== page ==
Alan Gilbert conducts landscape scenes by Mendelssohn and Nielsen

Alan Gilbert conducts landscape scenes by Mendelssohn and Nielsen

Berliner Philharmoniker
Alan Gilbert

  • Johann Sebastian Bach
    Cantata Ach Gott, wie manches Herzeleid BWV 58

    Christina Landshamer Soprano, Michael Nagy Baritone

  • Felix Mendelssohn
    Symphony No. 3 in A minor Scottish

  • Carl Nielsen
    Symphony No. 3 op. 27 Sinfonia espansiva

    Christina Landshamer Soprano, Michael Nagy Baritone

“Without any real purpose, just for my enjoyment,” Felix Mendelssohn travelled around the Scottish islands after a guest performance in London in 1829. Their wild nature, still to a large extent pristine, which Mendelssohn also recorded in drawings in his travel journal, and his encounter with evidence of Scottish history inspired the young composer to two of his best-known orchestral works. With his concert overture The Hebrides op. 26, Mendelssohn paid musical tribute to a group of islands off the northwest coast of Scotland; his visit to Edinburgh provided the impetus for him to compose his Third Symphony: “We went in the deep twilight to the palace where Queen Mary lived and loved,” Mendelssohn wrote to his parents on 30 July 1829. “The chapel next door is lacking a roof; grass and ivy grow abundantly on it; and before the altar, now in ruins, Mary was crowned Queen of Scotland. Everything around is broken and mouldering, and the bright sky shines through. I believe I found today the beginning of my Scottish Symphony.”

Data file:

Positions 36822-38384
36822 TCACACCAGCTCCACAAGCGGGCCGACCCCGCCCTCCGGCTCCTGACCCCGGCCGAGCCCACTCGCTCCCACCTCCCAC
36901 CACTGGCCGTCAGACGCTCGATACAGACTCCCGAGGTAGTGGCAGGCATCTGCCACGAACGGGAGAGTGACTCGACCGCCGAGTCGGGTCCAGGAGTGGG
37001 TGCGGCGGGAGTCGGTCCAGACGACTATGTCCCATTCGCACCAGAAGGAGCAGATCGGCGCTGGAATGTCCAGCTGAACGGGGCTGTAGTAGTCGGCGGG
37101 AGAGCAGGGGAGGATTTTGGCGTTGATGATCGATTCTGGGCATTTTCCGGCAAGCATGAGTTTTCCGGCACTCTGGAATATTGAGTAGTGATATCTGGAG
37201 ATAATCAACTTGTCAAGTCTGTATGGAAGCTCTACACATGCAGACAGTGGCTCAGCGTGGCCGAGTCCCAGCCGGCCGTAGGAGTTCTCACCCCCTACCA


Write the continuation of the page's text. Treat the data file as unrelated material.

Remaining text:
At his concert with the Berliner Philharmoniker this year, Alan Gilbert, music director of the New York Philharmonic, will combine this work by Mendelssohn with Symphony No. 3 by the Dane Carl Nielsen, premiered with the composer conducting in 1912. The work, which he gave the enigmatic title Sinfonia espansiva, is a perfect example of symphonic traditions beyond the German-speaking cultural sphere – and thus worth discovering time and again!

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